Chapter 8: SR-IOV Setup


Single Root I/O Virtualization (SR-IOV) is a specification that can allow direct access to an external PCI Ethernet interface by cOS Core running under KVM. It is only available on Intel based hardware.

The direct access provided by SR-IOV can give dramatically higher traffic throughput capability for a virtual firewall since it circumvents the overhead involved with normal virtual interfaces. A disadvantage of using SR-IOV is the static nature of configurations that use it.

[Important] Important: SR-IOV consumes an entire core
When SR-IOV is enabled, cOS Core will consume virtually all the resources of the processor core on which it runs. This is true even if cOS Core has no traffic load. The reason for this is that SR-IOV uses continuous interface polling to check for new traffic.

SR-IOV Interfaces for cOS Core

By default, cOS Core provides three virtual Ethernet ports with the logical cOS Core names I1, I2 and I3. The setup procedure described in this section adds hardware PCI Ethernet ports as additional interfaces with logical cOS Core names I4, I5 and so on.

Once the setup is complete, only traffic routed through these additional ports will benefit from the throughput increases provided by SR-IOV.

Prerequisites for SR-IOV

In order to make use of SR-IOV with cOS Core under KVM, the following is required:

Set up of the hardware platform for virtualization is not discussed further here. For details on this subject refer to the Intel document entitled: Using Intel Ethernet and the PCI-SIG Single Root I/O Virtualization (SR-IOV) and Sharing Specification on Red Hat Enterprise Linux .

Adding SR-IOV Interfaces

The following are the steps for SR-IOV interface setup with cOS Core:

  1. If it is running, stop the cOS Core virtual machine.
  1. In virt-manager, select Add Hardware.

  1. Select PCI Host Device and the correct virtual function. For the first PCI device, the final digit in the numeric designation on the left should be even (below it is 1D:10:0). Press Finish to add the device.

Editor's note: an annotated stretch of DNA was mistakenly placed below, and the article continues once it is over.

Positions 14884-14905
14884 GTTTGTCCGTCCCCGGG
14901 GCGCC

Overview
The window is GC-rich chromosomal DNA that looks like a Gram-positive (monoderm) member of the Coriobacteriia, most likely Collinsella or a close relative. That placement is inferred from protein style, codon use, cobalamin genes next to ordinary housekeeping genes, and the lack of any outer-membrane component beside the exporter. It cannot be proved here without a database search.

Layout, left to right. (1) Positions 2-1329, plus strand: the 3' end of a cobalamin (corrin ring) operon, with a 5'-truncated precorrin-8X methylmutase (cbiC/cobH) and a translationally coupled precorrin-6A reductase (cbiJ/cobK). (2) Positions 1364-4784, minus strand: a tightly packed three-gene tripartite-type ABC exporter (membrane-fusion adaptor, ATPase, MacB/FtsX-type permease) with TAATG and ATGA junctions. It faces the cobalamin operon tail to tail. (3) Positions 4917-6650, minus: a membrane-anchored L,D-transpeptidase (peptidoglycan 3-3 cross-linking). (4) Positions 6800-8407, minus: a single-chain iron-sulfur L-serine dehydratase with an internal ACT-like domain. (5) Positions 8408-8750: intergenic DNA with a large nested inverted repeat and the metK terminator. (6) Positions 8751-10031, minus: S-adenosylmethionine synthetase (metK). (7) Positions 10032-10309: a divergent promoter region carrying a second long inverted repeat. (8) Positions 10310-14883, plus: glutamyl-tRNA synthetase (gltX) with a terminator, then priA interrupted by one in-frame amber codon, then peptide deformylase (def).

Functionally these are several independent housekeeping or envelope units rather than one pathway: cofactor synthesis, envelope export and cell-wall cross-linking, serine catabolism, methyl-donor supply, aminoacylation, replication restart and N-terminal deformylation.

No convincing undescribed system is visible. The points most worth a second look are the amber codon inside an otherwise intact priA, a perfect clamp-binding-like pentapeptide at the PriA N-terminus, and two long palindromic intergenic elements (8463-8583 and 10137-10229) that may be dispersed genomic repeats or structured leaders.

1. The same is repeated if a second PCI device is added but the final digit of the selected virtual function should be odd.

  1. The new adapters are now listed in virt-manager.

  1. Start the cOS Core virtual machine.
  1. Start cOS Core again and issue the following console CLI command:
    Device:/> pciscan -cfgupdate
    cOS Core will scan the available interfaces and include the added PCI interfaces into the configuration. Some example output is shown below.
  1. Finally, save the configuration changes using the following commands:
    Device:/> activate
    Device:/> commit
[Note] Note: Do not pre-assign the SR-IOV MAC address
For any usage of SR-IOV interfaces with cOS Core, the MAC address should not be preassigned by the hypervisor so that it is fixed. This will prevent cOS Core from controlling the MAC address which can be needed in certain circumstances.

Achieving Maximum Throughput

Once the SR-IOV interfaces exist as logical interfaces in cOS Core they can used for both receiving and sending in traffic as well as being part of rule sets and other cOS Core objects.

On order to reach much higher throughput speeds, traffic must both enter and leave the firewall via SR-IOV interfaces. Having the traffic enter or leave on a normal interface will create a bottleneck, reducing throughput back to non-SR-IOV speeds.

Features Not Supported by SR-IOV Interfaces

The following cOS Core features are not supported by SR-IOV interfaces: